Patients with amyotrophic lateral sclerosis (ALS) can lose all muscle-based routes of communication as motor neuron degeneration progresses, and ultimately, they may be left without any means of communication. While others have evaluated communication in people with remaining muscle control, to the best of our knowledge, it is not known whether neural-based communication remains possible in a completely locked-in state. Here, we implanted two 64 microelectrode arrays in the supplementary and primary motor cortex of a patient in a completely locked-in state with ALS. The patient modulated neural firing rates based on auditory feedback and he used this strategy to select letters one at a time to form words and phrases to communicate his needs and experiences. This case study provides evidence that brain-based volitional communication is possible even in a completely locked-in state.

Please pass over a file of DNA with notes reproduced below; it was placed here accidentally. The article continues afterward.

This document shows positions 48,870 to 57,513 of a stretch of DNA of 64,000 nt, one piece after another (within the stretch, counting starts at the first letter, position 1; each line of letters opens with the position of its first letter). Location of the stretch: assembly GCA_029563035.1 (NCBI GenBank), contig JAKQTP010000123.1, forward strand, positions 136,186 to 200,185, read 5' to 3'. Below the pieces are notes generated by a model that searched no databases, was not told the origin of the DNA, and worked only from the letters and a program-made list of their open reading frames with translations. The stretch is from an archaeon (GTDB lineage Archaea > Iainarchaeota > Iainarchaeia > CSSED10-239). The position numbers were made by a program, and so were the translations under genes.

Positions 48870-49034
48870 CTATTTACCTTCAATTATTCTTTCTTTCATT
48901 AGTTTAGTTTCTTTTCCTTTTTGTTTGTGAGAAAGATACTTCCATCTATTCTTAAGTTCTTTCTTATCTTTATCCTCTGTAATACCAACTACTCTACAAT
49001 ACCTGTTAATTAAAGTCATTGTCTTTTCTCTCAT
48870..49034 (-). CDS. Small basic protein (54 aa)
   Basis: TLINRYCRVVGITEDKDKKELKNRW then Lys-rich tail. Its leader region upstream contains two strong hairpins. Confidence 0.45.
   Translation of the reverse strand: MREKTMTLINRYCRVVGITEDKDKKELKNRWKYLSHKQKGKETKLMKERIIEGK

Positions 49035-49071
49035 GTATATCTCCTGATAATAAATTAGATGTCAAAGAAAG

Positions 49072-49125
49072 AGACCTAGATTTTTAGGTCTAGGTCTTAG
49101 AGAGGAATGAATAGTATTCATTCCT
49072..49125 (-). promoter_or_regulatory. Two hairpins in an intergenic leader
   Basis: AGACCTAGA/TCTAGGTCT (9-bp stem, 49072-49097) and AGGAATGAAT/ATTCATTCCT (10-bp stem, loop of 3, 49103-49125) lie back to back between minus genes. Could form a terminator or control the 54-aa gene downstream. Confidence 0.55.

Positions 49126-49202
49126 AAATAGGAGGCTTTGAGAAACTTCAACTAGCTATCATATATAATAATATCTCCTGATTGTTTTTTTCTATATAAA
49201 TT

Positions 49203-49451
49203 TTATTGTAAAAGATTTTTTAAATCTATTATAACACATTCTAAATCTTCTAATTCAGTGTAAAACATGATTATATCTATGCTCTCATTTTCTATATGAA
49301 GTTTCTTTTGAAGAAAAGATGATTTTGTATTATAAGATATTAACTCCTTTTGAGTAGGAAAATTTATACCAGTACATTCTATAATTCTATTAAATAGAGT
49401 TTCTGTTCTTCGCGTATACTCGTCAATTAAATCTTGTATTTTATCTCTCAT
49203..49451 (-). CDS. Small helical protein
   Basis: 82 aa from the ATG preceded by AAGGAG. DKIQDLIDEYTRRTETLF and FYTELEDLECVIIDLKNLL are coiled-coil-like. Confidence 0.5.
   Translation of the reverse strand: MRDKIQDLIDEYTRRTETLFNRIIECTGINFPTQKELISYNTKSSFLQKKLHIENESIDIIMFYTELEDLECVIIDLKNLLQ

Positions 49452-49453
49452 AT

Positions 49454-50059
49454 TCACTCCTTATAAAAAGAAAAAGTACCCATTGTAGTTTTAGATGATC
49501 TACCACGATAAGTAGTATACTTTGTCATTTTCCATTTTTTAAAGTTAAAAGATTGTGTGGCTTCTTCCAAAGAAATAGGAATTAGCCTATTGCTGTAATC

Amyotrophic lateral sclerosis (ALS) is a devastating neurodegenerative disorder that leads to the progressive loss of voluntary muscular function of the body1. As the disorder typically progresses, the affected individual loses the ability to breathe due to diaphragm paralysis. Upon accepting artificial ventilation and with oro-facial muscle paralysis, the individual in most cases can no longer speak and becomes dependent on assistive and augmentative communication (AAC) devices2,3, and may progress into the locked-in state (LIS) with intact eye-movement or gaze control4,5. Several invasive6,7,8,9,10 and non-invasive11,12,13,14,15,16 brain-computer interfaces (BCIs) have provided communication to individuals in LIS17,18,19,20 using control of remaining eye-movement or (facial) muscles or neural signals. Once the affected individual loses this control to communicate reliably or cannot open their eyes voluntarily anymore, no existing assistive technology has provided voluntary communication in this completely locked-in state (CLIS)17,18,19,20. Non-invasive11,12,13,14,15,16 and invasive6,7,8,9,10 BCIs developed for communication have demonstrated successful cursor control and sentence formation by individuals up to the stage of LIS. However, none of these studies has demonstrated communication at the level of voluntary sentence formation in CLIS individuals, who lack stable and reliable eye-movement/muscle control or have closed eyes, leaving the possibility open that once all movement - and hence all possibility for communication - is lost, neural mechanisms to produce communication will concurrently fail. Several hypotheses have been formulated, based on the past BCI failures, to explain the inability of ALS-patients in CLIS to select letters to form words and sentences ranging from extinction of intentions21 related to protracted loss of sensory input and motor output, cognitive dysfunction, particularly when it occurs in association with fronto-temporal degeneration. A successful demonstration of any BCI enabling an individual without reliable eye-movement control and with eyes closed (CLIS) to form a complete sentence would upend these hypotheses, opening the door to communication and the investigation of psychological processes in the completely paralyzed ALS patients and probably also other disease or injury states leading to CLIS.